Matthew Owens is widely known as a writer as well as composer, performer, and artist. In addition to his having written The Pope of Fools and The Garden, he is often invited to write essays, poetry, or speeches for various occasions. The following are some excerpts from his various works.
THE POPE OF FOOLSA chamber-opera based on Victor Hugo's Hunchback of Notre Dame. A setting of nine original poems by Matthew Owens, in which Quasimodo tells his own story, of one, unlovable, redeemed by loving.
Victor Hugo's tale, "The Hunchback of Notre-Dame," familiar to all, is based on an even more familiar archetype"Beauty and the Beast." Hugo enriches the story with Shakespearean complexity of plot, and multiplicity of themes, and casts over it the dark tones of Greek fatalism. Fond of striking juxtapositions, he creates a tragedy in which nobody gets what he wants, but the high are made low, and the low find redemption. To accomplish this, he constructs a "love triangle:" Quasimodo"monster," foundling. The soul of the Cathedral, grown deaf ringing its bells, yet without place in the world; Frollo, the Archdeacon, guardian ("father") of Quasimodo, priest, alchemist; and Esmeralda, the exotic beauty. Esmeralda loves neither priest nor "bell-ringer," but the "Monster" is elevated by his encounter with her, while the priest is reduced by his desire to possess, which becomes a monster within him.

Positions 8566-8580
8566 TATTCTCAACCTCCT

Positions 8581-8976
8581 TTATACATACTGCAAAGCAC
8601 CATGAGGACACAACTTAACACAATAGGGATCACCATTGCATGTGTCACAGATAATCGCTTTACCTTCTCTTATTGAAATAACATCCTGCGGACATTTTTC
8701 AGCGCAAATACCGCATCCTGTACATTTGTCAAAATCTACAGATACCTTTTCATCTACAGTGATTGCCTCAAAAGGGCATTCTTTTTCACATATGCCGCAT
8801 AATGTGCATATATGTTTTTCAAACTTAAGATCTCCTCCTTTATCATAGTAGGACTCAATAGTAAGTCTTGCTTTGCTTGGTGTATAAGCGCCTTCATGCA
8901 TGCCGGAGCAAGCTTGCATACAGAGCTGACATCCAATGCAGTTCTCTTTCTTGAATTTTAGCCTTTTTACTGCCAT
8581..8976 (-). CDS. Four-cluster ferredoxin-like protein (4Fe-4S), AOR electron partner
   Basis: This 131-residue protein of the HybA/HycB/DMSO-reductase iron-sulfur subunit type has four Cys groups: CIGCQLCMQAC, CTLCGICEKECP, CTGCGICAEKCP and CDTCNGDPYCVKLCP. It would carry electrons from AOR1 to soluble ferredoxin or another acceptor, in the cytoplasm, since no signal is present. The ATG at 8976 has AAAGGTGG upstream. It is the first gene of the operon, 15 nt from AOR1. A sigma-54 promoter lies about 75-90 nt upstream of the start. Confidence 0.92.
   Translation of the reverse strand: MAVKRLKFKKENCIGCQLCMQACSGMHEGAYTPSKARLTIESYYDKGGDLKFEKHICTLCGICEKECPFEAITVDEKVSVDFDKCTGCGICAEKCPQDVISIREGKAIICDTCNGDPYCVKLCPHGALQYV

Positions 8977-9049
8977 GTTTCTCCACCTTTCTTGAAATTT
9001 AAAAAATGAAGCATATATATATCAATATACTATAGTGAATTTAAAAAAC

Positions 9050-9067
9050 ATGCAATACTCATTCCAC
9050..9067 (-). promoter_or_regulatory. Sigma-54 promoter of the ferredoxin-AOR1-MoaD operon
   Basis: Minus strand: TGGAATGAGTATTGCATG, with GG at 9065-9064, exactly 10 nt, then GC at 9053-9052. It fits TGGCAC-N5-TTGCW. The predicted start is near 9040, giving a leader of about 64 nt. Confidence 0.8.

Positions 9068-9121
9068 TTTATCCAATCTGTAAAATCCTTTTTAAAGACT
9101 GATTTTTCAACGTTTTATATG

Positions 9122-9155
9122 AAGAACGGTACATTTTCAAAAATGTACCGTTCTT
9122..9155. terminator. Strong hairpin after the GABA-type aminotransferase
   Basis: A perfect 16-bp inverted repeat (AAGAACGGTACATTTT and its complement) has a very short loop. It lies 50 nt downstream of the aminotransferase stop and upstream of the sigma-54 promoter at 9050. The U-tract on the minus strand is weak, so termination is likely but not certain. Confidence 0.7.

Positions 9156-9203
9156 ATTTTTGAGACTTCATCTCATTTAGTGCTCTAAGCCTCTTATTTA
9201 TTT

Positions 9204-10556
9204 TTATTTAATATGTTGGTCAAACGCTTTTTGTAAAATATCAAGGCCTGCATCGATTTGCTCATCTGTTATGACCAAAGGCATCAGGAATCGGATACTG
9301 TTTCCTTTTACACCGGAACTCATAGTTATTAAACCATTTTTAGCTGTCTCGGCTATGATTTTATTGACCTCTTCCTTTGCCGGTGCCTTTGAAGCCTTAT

Hugo's original title was "Notre-Dame de Paris," and indeed the Cathedral is itself a character in the drama, embracing, in Gothic style, both the grotesque and the beautiful, so that, in the end, when the "stage" is strewn with bodies, and shattered illusions, there is radiance, like the light through a stained-glass windowthe transcendence that is the purpose of tragedy.
Finally, this is the story of one, unlovable, redeemed by loving.
My song-cycle, "The Pope of Fools," is based on the Hugo novel, but its purpose is not to retell the story; rather, it is to express the spiritual evolvement of its central character, the hunchback, Quasimodo, To that end, I have selected for structure certain elements of the original plot and written a text that would enable Quasimodo to tell his own story.